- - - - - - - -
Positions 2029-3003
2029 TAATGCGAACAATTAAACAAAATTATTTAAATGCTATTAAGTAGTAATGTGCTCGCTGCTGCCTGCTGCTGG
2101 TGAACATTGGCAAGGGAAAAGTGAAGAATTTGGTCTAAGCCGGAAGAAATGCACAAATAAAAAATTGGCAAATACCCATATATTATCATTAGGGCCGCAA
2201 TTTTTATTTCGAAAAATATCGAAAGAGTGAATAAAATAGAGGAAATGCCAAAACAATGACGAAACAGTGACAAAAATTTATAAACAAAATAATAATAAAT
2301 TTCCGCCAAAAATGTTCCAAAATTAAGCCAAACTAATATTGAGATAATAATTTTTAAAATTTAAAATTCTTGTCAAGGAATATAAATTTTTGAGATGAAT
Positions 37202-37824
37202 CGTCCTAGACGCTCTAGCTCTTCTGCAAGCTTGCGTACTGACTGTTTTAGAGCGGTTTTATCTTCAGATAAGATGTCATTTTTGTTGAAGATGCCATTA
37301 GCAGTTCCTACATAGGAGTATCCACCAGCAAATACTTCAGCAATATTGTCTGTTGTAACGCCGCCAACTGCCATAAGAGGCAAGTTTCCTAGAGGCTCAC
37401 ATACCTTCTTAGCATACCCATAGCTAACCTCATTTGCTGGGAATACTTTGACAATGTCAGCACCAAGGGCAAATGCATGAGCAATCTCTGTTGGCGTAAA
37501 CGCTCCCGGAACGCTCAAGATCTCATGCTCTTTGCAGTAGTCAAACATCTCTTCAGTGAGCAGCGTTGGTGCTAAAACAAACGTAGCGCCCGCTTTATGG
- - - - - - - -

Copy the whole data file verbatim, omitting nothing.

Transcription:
Positions 2029-3003
2029 TAATGCGAACAATTAAACAAAATTATTTAAATGCTATTAAGTAGTAATGTGCTCGCTGCTGCCTGCTGCTGG
2101 TGAACATTGGCAAGGGAAAAGTGAAGAATTTGGTCTAAGCCGGAAGAAATGCACAAATAAAAAATTGGCAAATACCCATATATTATCATTAGGGCCGCAA
2201 TTTTTATTTCGAAAAATATCGAAAGAGTGAATAAAATAGAGGAAATGCCAAAACAATGACGAAACAGTGACAAAAATTTATAAACAAAATAATAATAAAT
2301 TTCCGCCAAAAATGTTCCAAAATTAAGCCAAACTAATATTGAGATAATAATTTTTAAAATTTAAAATTCTTGTCAAGGAATATAAATTTTTGAGATGAAT
Positions 37202-37824
37202 CGTCCTAGACGCTCTAGCTCTTCTGCAAGCTTGCGTACTGACTGTTTTAGAGCGGTTTTATCTTCAGATAAGATGTCATTTTTGTTGAAGATGCCATTA
37301 GCAGTTCCTACATAGGAGTATCCACCAGCAAATACTTCAGCAATATTGTCTGTTGTAACGCCGCCAACTGCCATAAGAGGCAAGTTTCCTAGAGGCTCAC
37401 ATACCTTCTTAGCATACCCATAGCTAACCTCATTTGCTGGGAATACTTTGACAATGTCAGCACCAAGGGCAAATGCATGAGCAATCTCTGTTGGCGTAAA
37501 CGCTCCCGGAACGCTCAAGATCTCATGCTCTTTGCAGTAGTCAAACATCTCTTCAGTGAGCAGCGTTGGTGCTAAAACAAACGTAGCGCCCGCTTTATGG